Lightning is impressive to behold but can pose multiple hazards. (Photo: Evgeniy1/iStock/Thinkstock)
ECMWF will soon provide global forecasts of one of the most spectacular phenomena in the atmosphere: lightning. Predictions cannot be made for individual flashes, but forecasts for average lightning activity can have useful skill up to several days ahead.
Lightning is not just awe-inspiring but can also cause considerable damage: it can trigger wildfires; disrupt air traffic; cause power outages or power surges; and damage buildings. In rare cases it can also lead to fatalities.
Lightning appears to strike at random. So how can we predict it?
The answer is: by exploiting its dependence on particular weather conditions and by averaging over sufficiently large spatial and temporal scales.
Forecasts can for example indicate the probability that lightning flash density over a particular area and period of time will exceed a certain threshold.
Lightning flashes can cause wildfires and pose a hazard to living beings. (Photo: Vasilvich/iStock/Thinkstock)
Link with convection
“The main reason why we can predict lightning is that it is linked to particular weather conditions,” ECMWF scientist Philippe Lopez explains.
A key ingredient is intense convection: the rising of plumes of moist air in response to instability in the atmosphere, usually associated with the development of cumulonimbus clouds.
Such atmospheric conditions often involve collisions between hydrometeors such as graupel, hail, ice particles and liquid water droplets.
The collisions may cause electric charges in those particles to separate, which leads to the creation of oppositely charged layers inside the clouds.
The resulting electric fields can lead to the powerful discharges we observe as lightning.
Simplified diagram of the typical distribution of positive (+) and negative (–) electric charges inside a thunderstorm cloud, with associated intra-cloud (IC) and cloud-to-ground (CG) lightning flashes.
The atmospheric conditions that cause lightning are routinely predicted by today’s powerful numerical weather prediction models.
The lightning scheme developed at ECMWF uses that information to predict the density of lightning flashes over a given area and in a given period of time.
“The scheme was designed in such a way that the lightning it produces globally over a whole year is in line with the lightning climatology derived from satellite observations,” Philippe says.
Annual mean lightning flash densities from the LIS/OTD satellite climatology (left) and from ten one-year-long ECMWF model runs (right), both at 80 km resolution.
Experiments show that the forecasts for lightning to be produced by ECMWF’s Integrated Forecasting System (IFS) can have useful skill to at least day 3.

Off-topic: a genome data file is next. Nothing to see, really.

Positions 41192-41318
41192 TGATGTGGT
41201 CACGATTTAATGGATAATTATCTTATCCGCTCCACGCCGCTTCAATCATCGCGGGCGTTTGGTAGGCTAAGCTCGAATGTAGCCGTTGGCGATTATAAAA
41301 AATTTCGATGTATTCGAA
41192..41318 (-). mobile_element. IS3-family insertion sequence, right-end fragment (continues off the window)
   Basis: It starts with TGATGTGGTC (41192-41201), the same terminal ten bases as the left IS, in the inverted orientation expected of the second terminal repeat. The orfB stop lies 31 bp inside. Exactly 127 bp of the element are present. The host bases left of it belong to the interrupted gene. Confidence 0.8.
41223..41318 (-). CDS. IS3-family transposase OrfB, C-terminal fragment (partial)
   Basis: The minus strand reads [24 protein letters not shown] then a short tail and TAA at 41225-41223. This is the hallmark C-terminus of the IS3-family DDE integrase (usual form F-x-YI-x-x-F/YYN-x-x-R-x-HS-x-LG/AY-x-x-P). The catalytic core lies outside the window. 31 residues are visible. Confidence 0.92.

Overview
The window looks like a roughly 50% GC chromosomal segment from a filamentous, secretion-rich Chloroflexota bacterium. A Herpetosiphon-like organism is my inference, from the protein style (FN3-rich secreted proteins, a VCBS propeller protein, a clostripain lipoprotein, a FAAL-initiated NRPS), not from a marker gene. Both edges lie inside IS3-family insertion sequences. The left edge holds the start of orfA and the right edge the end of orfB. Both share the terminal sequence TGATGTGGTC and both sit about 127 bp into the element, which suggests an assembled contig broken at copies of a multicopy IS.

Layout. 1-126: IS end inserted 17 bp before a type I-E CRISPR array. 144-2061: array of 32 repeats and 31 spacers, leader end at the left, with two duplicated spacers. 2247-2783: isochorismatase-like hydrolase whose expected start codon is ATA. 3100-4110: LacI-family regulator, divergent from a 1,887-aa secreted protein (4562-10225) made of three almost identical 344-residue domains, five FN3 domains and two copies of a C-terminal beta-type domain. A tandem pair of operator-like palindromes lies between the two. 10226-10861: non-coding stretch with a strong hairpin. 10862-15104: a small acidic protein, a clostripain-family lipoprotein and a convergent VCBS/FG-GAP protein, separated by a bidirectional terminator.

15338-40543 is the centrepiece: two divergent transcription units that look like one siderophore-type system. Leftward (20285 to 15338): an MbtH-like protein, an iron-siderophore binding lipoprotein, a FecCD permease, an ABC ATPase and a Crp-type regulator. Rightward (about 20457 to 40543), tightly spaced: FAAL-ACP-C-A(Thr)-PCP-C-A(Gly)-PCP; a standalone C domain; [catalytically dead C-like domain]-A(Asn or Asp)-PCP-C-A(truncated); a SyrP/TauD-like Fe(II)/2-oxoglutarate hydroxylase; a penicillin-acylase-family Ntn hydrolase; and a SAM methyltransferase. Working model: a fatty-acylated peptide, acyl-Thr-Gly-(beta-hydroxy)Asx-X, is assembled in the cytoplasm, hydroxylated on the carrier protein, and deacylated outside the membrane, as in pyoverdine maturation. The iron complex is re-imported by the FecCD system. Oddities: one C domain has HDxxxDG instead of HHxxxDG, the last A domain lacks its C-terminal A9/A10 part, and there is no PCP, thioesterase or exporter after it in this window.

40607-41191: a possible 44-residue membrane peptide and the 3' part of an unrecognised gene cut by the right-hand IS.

But the skill crucially depends on the size of the area and the duration for which a prediction is made.
When averaging over the next 24 hours and the whole of Europe, for example, an impressive agreement with observations can be achieved.
Time series of daily mean lightning flash densities from IFS short-range forecasts (0 to 24 hours) at 16 km resolution and from UBIMET lightning detection system (LDS) ground-based observations over Europe during the summer of 2015.
Forecast quality is generally lower for smaller averaging times and areas.
“Accurately forecasting lightning on a scale of a few tens of kilometres and within an hour is still very challenging with the IFS,” Philippe says.
The discrete and random nature of lightning makes it particularly suitable for the probabilistic predictions provided by ensemble forecasts.
An ensemble forecast is a set of forecasts that represent the range of future weather possibilities and their likelihood of occurrence.
Ensemble forecasts can be used to create maps of the probability that lightning flash density will exceed a certain threshold.
The left-hand chart shows ATDnet observed 6-hour mean lightning flash densities on 23 June 2017 at 1800 UTC and the right-hand chart shows the probability (above 30%) that the lightning flash density will exceed 0.5 flashes/100 km2/hour at that time, according to a 66-hour ensemble forecast at 16 km resolution.
The right-hand chart shown above is an example of such a probability map. It shows locations where the probability of at least 0.5 flashes/100 km2/hour is predicted to be at least 30%.
The ATDnet lightning observations on the left-hand side show that the 66-hour forecasts provide useful guidance on the regions expected to be affected by lightning.
The lightning scheme or ‘parametrization’ developed by Philippe is part of the next upgrade of the IFS due to be implemented later this year.
Philippe’s work used lightning observations kindly provided by the UBIMET weather service, the UK Met Office, the European collaboration EUCLID, and NASA's Global Hydrology Resource Center.